Talent doesn’t exist, only hard work does.
It should be no secret that, in order to get good at something, one must work hard at it. There are people, though, that will use the excuse that they’re simply not genetically or psychologically fit for things that they find difficult, whether it’s the abstract thinking of mathematics or the strict regiment of working out.
The myth that the differences of our baselines — where we start out — has anything to do with how much progress we’re able to make is powerful, but false.
We all start from different places, but we can all end up in the same place — at the finish line. And for some of us, that may take more work than others, and that is unfair, but it’s still possible. Anybody can become good at anything.
And as we progress, the universal standards of acceptance increase. Take this quote from author Anders Ericcson:
If you compare the kind of music pieces that Mozart can play at various ages to today’s Suzuki-trained children, he is not exceptional. If anything, he’s relatively average.
At the start of any project or journey, the beginner must be passionate. It’s near impossible to achieve anything if you don’t have drive from the get go. Of course, passion itself can seem elusive, as I’ve written about before. The best answer is to mentally build strength and flexibility, try out new things that seem difficult or outside what you usually do. There’s something out there for all of us.
However, another truth is that passion, once captured, just as easily can disappear again. When we find something that we enjoy, but then face a new wall of difficulty trying to become better at it, we can become discouraged and abandon it entirely. We move on to something else — something that is also easy in the beginning — and then abandon that, too, once we reach another difficulty.
This is where perseverance comes into play. To grow and nurture a love for something, the beginner must push past where most others decide to quit. Another myth is that once you find something you’re passionate about, all the hard work melts away into something fun.
This simply isn’t true.
There will still be plenty of hard work, and you will often times find yourself in places where you’ll want to quit. You’ll think to yourself that you hate what you’re doing, that you’re no longer passionate about it. But the high of satisfaction will be so much more powerful once you break through it.
Once you decide to dedicate yourself to something, you must apply force in the correct direction. Often times, people think that once they ‘perfect’ a technique, they can go on autopilot, mindlessly completing it over and over again to become better at it. This, too, is untrue.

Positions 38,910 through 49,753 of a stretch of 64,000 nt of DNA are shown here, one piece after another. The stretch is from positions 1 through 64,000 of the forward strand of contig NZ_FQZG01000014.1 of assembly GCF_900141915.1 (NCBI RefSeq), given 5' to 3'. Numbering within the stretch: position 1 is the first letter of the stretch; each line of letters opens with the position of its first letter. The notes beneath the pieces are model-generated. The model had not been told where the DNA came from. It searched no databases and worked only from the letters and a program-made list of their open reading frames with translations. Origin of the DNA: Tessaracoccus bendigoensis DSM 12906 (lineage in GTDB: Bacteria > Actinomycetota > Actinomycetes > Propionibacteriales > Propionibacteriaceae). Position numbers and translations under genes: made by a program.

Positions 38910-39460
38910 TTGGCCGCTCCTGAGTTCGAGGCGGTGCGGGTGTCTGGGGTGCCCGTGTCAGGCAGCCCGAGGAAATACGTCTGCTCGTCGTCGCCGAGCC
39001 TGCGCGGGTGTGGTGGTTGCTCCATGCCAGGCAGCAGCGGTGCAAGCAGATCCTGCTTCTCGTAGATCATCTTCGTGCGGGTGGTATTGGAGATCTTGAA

One cannot improve if they only have a nebulous and large goal of improvement in mind. The only things that can be worked on are the small, concrete things. Deliberately work on each part separately, one at a time. Find ways to gain feedback after each attempt and push yourself to always do things just outside of where you feel comfortable.
Purpose and Hope
Why are you doing what you’re doing? How are you able to connect it to the world — for a higher purpose? Finding true meaningfulness in life has been a quest I’ve been embarking on personally for awhile now. Try to let yourself meditate — step back and understand the bigger picture.
But even more important than that, or anything else I wrote about above, is hope and optimism. It’s not possible to name someone that accomplished anything thinking they weren’t able too.
We were all randomly splattered onto this world without permission or choice. It is a beautiful chaos that, no matter what is broadcasted, we ultimately have no control over. We cannot fully control anything except ourselves, how we think.
The world doesn’t care if we choose to have a positive outlook or a negative one. The pessimists and cynics — those that decide to not bother trying, in assuming the worst — do not create a dent in the universe. Only those that decide they’re foolish enough to try do.
And this optimism cannot come from a safe and comfortable position, either. True optimism can only exist against hardships and improbabilities. You might have others around you that don’t believe in you — or even worse, try to shut you down — but only from their doubt can hope arise.
Recently, I’ve seen a new slew of posts on Medium decrying those who value marketing over content, or create shallow list articles. I’ve gone over these discussions in length three times already (1, 2, 3). But one thing that’s struck me is how ‘content creators’ are usually praised. Those that ‘actually write’ about ‘things’.
I do think this is the best way to fight back — which is why I try to write about whatever is on my mind that particular day, instead of writing about the state of Medium or it’s popular authors.
I am going to preserve, and try my hardest to write every day. Not for the sake of others, or as a way to market myself, but for it’s own sake. That’s what the Wander Notebook is about, writing for the sake of writing. To be open and vunerable enough to publicly display whatever unpolished ideas are swirling around in my mind. Try it, sometime.